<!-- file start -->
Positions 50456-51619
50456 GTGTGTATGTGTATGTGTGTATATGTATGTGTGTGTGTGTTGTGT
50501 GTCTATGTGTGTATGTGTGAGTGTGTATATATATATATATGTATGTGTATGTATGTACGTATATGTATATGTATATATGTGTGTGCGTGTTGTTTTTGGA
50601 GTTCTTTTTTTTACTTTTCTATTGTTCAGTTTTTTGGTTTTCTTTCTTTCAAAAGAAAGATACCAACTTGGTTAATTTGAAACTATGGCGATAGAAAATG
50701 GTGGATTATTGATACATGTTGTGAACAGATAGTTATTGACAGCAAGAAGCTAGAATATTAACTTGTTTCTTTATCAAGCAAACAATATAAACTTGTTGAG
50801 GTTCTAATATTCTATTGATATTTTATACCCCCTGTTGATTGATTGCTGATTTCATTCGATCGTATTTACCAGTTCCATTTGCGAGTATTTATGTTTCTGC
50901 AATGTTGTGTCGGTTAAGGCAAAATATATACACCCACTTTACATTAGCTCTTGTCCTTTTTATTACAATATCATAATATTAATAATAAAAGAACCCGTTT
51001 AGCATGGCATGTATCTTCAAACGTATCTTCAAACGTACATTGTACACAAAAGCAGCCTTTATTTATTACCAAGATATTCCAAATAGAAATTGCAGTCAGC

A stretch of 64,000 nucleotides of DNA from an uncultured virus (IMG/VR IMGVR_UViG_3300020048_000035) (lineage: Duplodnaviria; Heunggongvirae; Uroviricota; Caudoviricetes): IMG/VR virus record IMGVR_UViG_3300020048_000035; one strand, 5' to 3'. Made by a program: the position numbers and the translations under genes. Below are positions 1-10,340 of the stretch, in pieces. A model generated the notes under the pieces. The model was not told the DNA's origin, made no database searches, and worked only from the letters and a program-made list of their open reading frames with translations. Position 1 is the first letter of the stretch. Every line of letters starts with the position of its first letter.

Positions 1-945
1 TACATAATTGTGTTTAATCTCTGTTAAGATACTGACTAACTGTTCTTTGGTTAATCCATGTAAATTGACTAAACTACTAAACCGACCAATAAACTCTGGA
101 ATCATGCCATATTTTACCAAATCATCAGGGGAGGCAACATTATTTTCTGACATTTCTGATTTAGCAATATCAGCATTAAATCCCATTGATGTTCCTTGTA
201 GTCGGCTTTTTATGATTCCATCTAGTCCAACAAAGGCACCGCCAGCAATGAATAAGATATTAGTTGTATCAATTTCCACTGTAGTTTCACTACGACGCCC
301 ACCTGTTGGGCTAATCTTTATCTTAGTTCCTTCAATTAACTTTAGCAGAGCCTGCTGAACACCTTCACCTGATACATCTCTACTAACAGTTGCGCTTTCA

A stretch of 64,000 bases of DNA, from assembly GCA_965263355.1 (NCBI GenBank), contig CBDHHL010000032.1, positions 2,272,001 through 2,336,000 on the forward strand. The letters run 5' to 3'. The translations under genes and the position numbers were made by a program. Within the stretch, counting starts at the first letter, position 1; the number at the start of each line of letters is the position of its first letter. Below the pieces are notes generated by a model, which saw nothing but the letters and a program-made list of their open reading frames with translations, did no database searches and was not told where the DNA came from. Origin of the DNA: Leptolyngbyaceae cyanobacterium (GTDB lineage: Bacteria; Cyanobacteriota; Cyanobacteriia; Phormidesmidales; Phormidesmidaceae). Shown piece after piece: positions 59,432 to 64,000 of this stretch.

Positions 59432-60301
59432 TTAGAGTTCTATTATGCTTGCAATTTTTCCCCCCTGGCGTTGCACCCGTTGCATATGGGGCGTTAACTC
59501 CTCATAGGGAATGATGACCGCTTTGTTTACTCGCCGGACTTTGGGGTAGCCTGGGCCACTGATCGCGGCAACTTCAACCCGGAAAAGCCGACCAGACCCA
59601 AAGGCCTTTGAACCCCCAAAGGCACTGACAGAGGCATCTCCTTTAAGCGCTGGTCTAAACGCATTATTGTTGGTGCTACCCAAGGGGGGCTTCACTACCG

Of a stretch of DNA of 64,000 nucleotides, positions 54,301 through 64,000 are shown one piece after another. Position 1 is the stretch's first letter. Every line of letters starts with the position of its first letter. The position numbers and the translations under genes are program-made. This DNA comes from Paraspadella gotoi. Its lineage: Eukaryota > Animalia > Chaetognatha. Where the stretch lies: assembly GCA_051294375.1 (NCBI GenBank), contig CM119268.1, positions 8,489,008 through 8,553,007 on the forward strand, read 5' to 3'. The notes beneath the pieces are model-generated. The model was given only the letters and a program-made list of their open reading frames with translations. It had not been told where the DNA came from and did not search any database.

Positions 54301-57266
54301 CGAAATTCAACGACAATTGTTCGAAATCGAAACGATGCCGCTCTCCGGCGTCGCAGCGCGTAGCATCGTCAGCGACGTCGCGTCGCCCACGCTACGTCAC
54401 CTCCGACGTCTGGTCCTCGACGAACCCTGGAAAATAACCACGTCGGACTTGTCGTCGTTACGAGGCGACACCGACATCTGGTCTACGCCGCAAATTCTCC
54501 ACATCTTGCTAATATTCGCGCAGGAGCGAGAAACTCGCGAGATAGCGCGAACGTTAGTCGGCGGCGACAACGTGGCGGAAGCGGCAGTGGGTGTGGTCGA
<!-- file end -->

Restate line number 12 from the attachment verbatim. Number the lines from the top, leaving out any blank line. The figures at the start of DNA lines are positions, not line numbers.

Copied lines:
101 ATCATGCCATATTTTACCAAATCATCAGGGGAGGCAACATTATTTTCTGACATTTCTGATTTAGCAATATCAGCATTAAATCCCATTGATGTTCCTTGTA